NCAA tourney no longer free online for all
Some fans will no longer be able to watch every NCAA men’s basketball tournament game online for free.
The model for streaming March Madness will change this year, Turner, CBS and the NCAA announced Thursday. Games aired on CBS will still be free through the network’s website. Most, but not all, viewers who get TBS, TNT and truTV on their cable or satellite systems will be able to watch games aired on those channels online at no cost.
Fans can also pay $3.99 to see every game on multiple platforms – online, mobile and tablet.
About 77 million households will be able to watch the Turner channels for free online through a process called authentication. That’s out of the 100 million that get TBS and TNT, which are available in around 87 percent of American homes with televisions.
The way fans watch March Madness on TV changed drastically last season with the start of CBS and Turner’s 14-year, $10.8 billion deal with the NCAA. Instead of CBS showing regional coverage and switching among games, each contest aired nationally in its entirety on one of the four networks. The shift was a hit: Viewership was up 14 percent for the tournament’s opening weekend.
As for the previous five years, fans could also see every game for free online. They watched 13.7 million hours of streaming video online and through mobile devices, a 17 percent increase from 2010.
Turner Sports senior vice president Matthew Hong said the company considered using authentication last year but wanted to wait until people adjusted to the new TV setup. Another factor was that the system was available to far fewer subscribers a year ago; he hopes that by 2013, all customers who get the Turner networks through their providers will be able to authenticate.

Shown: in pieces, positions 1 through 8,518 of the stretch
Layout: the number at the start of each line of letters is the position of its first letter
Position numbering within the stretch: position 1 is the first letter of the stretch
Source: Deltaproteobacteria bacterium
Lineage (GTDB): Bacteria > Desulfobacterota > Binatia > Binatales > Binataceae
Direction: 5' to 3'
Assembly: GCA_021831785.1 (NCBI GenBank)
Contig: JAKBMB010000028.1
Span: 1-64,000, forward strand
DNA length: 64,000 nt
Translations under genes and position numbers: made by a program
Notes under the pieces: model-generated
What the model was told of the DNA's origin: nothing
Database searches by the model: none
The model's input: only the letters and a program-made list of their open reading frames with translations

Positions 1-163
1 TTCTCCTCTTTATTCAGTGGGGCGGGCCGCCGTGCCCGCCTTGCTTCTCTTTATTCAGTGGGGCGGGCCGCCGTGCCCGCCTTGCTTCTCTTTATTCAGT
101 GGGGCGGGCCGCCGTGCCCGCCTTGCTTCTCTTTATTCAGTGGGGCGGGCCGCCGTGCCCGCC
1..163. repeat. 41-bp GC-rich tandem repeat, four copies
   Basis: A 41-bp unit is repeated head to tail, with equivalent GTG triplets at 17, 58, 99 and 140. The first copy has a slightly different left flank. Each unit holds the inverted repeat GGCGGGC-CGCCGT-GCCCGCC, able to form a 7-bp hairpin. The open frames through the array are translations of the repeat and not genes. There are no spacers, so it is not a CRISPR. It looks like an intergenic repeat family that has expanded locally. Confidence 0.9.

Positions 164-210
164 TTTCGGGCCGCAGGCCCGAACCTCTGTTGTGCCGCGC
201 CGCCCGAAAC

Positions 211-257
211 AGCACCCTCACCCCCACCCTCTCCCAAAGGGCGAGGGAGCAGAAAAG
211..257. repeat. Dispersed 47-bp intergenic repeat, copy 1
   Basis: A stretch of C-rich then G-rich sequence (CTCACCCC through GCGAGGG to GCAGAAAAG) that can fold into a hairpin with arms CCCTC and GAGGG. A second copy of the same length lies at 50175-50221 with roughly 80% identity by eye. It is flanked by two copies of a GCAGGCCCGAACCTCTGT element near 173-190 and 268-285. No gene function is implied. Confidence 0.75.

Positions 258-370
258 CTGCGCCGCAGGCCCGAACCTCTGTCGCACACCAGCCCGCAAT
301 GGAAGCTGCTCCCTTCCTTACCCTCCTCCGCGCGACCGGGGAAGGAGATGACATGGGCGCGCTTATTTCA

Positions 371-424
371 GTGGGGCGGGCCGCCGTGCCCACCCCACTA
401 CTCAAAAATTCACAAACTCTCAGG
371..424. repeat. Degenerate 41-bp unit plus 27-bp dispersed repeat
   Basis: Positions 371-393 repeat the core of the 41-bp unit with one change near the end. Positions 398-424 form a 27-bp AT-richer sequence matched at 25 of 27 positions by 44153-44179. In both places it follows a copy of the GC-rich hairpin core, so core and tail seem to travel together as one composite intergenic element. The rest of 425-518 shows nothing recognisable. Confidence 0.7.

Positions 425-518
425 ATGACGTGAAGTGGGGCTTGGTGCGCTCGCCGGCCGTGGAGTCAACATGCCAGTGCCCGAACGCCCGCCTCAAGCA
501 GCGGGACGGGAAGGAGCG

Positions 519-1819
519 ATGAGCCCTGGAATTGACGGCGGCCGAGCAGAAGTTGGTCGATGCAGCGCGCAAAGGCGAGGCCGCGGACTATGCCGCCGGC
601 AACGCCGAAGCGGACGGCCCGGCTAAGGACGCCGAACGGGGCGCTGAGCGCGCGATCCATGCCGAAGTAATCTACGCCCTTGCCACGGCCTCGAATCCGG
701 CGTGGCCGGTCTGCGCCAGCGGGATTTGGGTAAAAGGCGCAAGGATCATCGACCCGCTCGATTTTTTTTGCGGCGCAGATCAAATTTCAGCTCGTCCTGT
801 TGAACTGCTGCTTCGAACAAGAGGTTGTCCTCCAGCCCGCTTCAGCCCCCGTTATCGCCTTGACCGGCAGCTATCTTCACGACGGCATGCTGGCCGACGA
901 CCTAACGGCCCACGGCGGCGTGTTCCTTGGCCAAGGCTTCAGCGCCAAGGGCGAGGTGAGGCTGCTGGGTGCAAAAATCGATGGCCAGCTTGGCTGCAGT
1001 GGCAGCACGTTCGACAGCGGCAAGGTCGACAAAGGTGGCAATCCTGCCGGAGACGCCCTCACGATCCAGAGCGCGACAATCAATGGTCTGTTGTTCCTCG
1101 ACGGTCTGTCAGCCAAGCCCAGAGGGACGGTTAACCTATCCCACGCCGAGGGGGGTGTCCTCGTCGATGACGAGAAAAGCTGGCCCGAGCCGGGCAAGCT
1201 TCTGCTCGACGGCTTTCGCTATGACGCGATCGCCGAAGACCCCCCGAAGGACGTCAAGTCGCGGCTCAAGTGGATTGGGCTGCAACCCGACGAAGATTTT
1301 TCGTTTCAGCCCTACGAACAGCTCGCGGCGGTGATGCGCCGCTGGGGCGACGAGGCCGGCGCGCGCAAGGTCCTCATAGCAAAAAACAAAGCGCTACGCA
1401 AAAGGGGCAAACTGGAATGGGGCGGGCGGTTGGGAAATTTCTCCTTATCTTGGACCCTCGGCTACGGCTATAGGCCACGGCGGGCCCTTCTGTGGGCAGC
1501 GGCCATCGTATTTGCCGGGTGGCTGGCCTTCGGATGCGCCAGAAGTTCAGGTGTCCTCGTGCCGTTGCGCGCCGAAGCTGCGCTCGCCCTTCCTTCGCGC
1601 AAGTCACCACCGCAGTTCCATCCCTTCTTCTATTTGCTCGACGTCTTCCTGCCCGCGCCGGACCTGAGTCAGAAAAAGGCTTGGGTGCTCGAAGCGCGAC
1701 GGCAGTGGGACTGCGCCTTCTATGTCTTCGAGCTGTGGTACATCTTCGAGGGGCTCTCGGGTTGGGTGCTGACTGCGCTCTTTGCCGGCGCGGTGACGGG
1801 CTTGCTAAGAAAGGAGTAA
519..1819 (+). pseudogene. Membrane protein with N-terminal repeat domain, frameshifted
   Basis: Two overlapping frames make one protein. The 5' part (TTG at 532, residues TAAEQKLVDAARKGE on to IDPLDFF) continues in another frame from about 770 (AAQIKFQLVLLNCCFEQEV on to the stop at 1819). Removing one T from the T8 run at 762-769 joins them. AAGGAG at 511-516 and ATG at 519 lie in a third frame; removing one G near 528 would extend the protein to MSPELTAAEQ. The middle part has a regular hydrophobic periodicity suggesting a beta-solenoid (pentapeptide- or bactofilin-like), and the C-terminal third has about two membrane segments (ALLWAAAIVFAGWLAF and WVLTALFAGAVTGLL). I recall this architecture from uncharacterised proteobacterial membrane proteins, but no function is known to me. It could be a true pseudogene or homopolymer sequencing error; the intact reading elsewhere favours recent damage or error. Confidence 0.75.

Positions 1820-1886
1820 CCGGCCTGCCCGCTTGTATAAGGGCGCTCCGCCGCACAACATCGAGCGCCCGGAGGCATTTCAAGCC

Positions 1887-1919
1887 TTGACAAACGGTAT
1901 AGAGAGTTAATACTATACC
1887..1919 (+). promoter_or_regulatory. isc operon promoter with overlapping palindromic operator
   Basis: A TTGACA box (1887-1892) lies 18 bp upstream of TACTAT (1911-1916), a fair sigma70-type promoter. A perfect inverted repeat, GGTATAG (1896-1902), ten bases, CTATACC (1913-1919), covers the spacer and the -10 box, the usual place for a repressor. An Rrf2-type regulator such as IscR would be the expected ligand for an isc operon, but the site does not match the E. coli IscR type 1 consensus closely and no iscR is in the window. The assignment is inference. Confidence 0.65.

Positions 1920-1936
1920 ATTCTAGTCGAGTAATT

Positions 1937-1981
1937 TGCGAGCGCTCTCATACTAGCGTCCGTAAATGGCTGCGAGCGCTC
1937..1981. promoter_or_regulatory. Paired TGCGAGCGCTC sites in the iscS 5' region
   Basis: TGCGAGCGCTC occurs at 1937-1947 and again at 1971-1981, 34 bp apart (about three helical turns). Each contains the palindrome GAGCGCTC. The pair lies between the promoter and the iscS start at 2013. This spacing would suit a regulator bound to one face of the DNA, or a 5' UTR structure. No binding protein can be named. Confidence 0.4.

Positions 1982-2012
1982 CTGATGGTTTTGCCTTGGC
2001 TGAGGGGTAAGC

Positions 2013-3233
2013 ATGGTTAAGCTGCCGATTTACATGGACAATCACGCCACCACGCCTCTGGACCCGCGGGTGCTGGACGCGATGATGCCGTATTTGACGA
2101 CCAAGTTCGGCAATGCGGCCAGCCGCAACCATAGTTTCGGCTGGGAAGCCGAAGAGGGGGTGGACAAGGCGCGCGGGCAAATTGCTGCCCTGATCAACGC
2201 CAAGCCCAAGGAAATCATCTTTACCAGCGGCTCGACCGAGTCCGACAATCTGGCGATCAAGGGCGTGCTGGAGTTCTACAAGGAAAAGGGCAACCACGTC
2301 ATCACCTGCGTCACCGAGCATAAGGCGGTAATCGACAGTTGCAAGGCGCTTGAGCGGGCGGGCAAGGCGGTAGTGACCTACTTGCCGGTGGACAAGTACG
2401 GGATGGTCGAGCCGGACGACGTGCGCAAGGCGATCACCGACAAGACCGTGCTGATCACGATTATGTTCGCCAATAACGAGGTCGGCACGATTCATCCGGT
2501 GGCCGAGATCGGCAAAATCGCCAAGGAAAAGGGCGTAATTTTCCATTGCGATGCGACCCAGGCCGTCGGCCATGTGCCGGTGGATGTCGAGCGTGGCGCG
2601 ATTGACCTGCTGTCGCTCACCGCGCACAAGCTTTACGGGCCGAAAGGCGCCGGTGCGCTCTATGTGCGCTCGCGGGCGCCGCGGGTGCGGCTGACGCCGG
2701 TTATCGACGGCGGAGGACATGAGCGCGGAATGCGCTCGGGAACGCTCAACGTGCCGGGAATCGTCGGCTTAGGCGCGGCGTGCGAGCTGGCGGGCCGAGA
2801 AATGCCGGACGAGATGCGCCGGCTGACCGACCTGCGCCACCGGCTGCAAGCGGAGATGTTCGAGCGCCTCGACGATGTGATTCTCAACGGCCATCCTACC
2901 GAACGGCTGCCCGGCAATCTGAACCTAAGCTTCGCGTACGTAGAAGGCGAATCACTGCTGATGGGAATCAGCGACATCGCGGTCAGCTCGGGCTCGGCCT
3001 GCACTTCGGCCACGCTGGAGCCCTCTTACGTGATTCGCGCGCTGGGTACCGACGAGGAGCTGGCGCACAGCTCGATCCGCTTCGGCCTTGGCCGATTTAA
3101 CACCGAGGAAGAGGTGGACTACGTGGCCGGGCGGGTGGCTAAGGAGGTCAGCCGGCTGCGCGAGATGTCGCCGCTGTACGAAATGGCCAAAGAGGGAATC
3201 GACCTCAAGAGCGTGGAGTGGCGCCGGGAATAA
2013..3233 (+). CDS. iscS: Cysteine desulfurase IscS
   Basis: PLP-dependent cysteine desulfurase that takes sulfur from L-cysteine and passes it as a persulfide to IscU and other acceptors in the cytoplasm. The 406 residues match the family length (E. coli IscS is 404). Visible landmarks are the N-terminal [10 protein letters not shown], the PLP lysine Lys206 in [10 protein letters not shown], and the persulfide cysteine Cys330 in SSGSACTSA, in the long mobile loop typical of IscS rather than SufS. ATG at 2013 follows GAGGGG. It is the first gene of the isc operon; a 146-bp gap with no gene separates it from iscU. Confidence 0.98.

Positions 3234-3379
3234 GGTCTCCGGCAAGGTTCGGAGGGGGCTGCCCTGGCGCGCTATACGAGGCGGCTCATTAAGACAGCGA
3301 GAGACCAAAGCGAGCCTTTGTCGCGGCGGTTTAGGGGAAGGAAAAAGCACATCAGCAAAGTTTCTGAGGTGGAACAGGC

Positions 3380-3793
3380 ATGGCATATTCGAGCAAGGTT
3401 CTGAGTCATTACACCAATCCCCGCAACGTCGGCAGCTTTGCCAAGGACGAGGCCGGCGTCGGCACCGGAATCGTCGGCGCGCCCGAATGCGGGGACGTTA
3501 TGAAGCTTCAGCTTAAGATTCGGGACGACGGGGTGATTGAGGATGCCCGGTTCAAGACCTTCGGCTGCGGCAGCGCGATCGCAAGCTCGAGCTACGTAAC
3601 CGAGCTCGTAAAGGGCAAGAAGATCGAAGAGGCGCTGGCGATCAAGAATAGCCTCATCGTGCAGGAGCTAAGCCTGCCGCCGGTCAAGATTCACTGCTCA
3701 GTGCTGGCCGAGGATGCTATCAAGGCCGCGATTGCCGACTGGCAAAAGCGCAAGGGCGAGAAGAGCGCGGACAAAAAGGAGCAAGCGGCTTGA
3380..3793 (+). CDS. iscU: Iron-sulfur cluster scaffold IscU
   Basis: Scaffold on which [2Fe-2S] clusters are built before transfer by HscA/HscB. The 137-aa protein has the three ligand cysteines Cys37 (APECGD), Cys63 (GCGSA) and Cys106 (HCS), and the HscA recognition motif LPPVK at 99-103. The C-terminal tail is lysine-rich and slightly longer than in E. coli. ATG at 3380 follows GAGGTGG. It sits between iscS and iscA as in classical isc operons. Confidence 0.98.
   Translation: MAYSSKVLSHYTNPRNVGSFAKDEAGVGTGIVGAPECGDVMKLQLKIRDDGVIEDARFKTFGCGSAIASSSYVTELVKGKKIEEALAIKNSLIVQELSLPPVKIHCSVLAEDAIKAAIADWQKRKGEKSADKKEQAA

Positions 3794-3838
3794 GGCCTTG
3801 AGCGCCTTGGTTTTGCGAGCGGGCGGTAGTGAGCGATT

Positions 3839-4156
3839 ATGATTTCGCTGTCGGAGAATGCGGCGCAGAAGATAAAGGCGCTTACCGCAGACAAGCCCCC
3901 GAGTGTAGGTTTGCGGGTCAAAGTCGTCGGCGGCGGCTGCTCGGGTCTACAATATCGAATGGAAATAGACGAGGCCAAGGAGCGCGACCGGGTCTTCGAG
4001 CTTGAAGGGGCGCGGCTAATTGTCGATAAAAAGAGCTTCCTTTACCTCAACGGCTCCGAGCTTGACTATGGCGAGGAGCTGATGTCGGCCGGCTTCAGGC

The ”TV Everywhere” model has become popular with many networks as a way to allow viewers to watch programs on multiple devices while encouraging them to stick with cable and satellite providers. But authentication – proving you subscribe to a provider that offers the service – does require an extra step from past years for fans trying to access NCAA tournament games. Turner is working to make the process easier, such as linking it to customers’ Facebook logins.
Some fans with the ability to authenticate may just decide it’s easier to pay the $3.99, Hong acknowledged.
”Obviously, a lot of thought and market research went into that price point,” he said. ”We wanted to make it a fair price and for people to get value at that price. Obviously, we didn’t want to make it too high, but we didn’t want to make it too low; we want to incent authentication.”
March Madness on Demand was launched by CBS and the NCAA in 2003 and required a subscription, with an average price of $15, for the first three years. In 2006, it converted to a free, ad-supported service. The new product will be known as March Madness Live and still include ads.
There was initially a charge for watching games on an iPhone, which became free for just last year. The app will be available on Android phones for the first time during this season’s tournament.